32. CE726 - Strategic Management of Construction Companies Lean Construction-Last Planner System (LPS) of Production Control 19.12.2013 METU • LPS serves for; • Shaping work flow sequence and rate. • Matching work flow and capacity. • Maintaining a workable backlog of ready work. • Developing detailed plans to determine how work will be performed.

  33. CE726 - Strategic Management of Construction Companies Lean Construction-Last Planner System (LPS) of Production Control 19.12.2013 METU Plan Percent Complete improvement of a construction project in Chilewith Last Planner Source: Ballard et al. (2002)

  34. CE726 - Strategic Management of Construction Companies Lean Construction-Last Planner System (LPS) of Production Control 19.12.2013 METU Learning Mechanism

  35. CE726 - Strategic Management of Construction Companies Lean Construction-Last Planner System (LPS) of Production Control 19.12.2013 METU

  36. CE726 - Strategic Management of Construction Companies 19.12.2013 METU Part 2 Mert Bilir Interactions of Lean Construction Lean Construction as a Strategy

  37. CE726 - Strategic Management of Construction Companies Interactions of Lean Construction-LC & BIM 19.12.2013 METU Sacks et al. (2010) claim that integration of BIM and lean construction can bring a successful improvement of construction when they are in the integrated project delivery approach. With the relevant principles of lean constructionand the relevant key aspects of BIM, Sacks et al. (2010) developed a framework.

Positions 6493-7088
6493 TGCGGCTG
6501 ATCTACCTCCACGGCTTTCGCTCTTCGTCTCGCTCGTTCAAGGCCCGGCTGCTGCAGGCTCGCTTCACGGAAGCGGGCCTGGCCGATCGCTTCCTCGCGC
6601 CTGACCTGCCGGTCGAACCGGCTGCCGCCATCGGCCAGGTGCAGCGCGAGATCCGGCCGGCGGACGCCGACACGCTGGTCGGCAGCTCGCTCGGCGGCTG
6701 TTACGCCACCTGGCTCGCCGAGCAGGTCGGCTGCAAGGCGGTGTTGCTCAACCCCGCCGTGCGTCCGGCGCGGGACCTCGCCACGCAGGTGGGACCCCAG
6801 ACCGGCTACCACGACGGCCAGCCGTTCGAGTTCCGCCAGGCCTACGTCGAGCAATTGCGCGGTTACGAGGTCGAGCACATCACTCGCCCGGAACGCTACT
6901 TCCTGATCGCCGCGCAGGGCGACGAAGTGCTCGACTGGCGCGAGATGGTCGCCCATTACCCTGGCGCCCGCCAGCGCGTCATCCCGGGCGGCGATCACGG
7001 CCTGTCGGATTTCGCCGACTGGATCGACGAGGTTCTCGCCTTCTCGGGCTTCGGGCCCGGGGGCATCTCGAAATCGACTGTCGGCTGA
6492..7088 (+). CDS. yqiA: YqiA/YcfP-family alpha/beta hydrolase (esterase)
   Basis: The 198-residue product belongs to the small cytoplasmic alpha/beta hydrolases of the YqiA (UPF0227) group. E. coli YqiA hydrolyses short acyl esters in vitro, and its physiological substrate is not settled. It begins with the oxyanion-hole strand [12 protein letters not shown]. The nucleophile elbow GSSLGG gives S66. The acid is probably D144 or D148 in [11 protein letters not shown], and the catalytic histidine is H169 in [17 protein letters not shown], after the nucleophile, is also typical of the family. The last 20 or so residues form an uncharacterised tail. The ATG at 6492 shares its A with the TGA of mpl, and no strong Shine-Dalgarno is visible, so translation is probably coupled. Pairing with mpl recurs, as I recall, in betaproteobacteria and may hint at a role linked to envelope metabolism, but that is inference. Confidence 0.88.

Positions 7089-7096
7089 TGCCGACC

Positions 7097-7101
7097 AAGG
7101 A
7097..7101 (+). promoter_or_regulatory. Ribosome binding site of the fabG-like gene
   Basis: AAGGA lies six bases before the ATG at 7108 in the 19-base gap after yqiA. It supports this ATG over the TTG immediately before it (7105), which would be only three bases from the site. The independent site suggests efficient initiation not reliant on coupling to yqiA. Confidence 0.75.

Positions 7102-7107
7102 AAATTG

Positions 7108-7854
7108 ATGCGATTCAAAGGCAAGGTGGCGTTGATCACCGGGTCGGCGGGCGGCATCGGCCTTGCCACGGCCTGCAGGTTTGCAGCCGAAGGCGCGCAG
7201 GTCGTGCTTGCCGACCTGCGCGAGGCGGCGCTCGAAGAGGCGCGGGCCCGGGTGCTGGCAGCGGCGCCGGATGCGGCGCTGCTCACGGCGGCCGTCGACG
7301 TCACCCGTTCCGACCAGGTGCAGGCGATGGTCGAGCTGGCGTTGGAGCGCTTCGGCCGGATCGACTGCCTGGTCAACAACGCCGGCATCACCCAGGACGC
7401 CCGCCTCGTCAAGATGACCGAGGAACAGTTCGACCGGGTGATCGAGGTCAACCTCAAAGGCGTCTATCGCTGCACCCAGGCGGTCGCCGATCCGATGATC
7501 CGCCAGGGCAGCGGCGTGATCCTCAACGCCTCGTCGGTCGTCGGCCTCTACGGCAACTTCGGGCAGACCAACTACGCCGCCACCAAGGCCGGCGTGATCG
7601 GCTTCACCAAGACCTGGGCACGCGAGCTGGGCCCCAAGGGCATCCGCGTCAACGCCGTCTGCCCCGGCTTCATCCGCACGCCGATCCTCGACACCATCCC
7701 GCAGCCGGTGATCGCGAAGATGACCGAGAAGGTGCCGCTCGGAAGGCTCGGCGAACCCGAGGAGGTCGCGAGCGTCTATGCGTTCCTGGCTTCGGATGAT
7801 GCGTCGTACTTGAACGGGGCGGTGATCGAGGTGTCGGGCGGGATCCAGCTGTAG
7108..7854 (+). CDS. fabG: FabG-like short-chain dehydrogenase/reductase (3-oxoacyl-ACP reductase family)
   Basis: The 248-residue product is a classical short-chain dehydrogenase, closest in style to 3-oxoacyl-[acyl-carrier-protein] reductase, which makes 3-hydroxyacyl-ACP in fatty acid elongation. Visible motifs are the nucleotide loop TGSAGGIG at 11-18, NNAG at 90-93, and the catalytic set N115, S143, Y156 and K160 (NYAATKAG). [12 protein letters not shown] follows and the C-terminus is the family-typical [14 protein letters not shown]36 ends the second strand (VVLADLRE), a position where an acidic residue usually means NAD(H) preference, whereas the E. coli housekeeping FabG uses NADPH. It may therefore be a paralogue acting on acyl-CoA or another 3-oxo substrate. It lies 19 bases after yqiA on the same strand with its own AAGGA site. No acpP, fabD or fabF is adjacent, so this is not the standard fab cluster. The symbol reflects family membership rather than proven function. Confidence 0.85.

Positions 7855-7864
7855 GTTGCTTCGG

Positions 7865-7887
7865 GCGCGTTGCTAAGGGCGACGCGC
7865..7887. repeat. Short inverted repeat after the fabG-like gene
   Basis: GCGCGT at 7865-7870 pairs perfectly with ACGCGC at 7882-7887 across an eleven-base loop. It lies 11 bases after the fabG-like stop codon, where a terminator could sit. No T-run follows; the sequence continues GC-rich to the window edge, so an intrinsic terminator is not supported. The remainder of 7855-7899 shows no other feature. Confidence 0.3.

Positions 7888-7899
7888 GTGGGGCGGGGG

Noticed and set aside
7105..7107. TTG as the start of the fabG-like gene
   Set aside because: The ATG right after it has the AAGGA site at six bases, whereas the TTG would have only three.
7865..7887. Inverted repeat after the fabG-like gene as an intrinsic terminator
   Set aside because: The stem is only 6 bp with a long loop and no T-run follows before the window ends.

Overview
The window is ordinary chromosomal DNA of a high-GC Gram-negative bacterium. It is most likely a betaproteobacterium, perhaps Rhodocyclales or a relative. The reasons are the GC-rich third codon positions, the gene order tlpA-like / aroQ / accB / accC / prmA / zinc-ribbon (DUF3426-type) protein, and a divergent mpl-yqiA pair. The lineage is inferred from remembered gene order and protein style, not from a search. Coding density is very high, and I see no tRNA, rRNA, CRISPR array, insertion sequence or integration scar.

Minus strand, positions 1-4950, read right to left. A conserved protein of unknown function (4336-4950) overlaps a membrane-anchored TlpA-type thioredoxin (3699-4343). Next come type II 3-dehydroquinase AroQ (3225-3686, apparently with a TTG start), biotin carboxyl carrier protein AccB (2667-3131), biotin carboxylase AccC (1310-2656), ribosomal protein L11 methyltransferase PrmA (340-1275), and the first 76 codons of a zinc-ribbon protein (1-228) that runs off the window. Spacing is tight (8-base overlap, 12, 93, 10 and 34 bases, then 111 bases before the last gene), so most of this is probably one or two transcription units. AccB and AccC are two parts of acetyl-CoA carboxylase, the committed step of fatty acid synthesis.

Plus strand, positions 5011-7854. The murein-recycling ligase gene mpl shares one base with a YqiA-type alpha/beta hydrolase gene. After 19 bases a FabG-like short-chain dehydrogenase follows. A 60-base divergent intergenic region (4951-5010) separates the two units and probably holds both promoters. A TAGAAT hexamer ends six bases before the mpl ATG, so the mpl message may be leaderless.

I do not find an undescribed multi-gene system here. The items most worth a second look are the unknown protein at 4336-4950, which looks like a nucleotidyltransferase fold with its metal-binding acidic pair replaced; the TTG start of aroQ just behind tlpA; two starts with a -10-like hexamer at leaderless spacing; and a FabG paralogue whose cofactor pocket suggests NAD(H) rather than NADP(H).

38. CE726 - Strategic Management of Construction Companies Interactions of Lean Construction-LC & BIM 19.12.2013 METU Relevant key principles of Lean Construction (Sacks et al. ,2010)

  39. CE726 - Strategic Management of Construction Companies Interactions of Lean Construction-LC & BIM 19.12.2013 METU Relevant key aspects of BIM functionality (Sacks et al. ,2010)

  40. CE726 - Strategic Management of Construction Companies Interactions of Lean Construction-LC & BIM 19.12.2013 METU Interactions of LC & BIM (Sacks et al. ,2010)

  41. CE726 - Strategic Management of Construction Companies Interactions of Lean Construction-LC & Sustainable Concepts 19.12.2013 METU • In order to have sustainable constructions, combination of lean and “green” construction methodologies to reduce waste production is a beneficial way. • According to Ahuja (2012), Kaizen is one of the main components of lean production process which has meaning of continuous improvement.

  42. CE726 - Strategic Management of Construction Companies Interactions of Lean Construction-LC & Sustainable Concepts 19.12.2013 METU • Kaizen process has a goal of operational perfection by eliminating waste. • This approach can help to achieve desired outcomes of sustainable construction. (Ahuja, 2012)

  43. CE726 - Strategic Management of Construction Companies Interactions of Lean Construction-LC & Sustainable Concepts 19.12.2013 METU Principles of sustainable construction Framework by Korandaet al. (2012)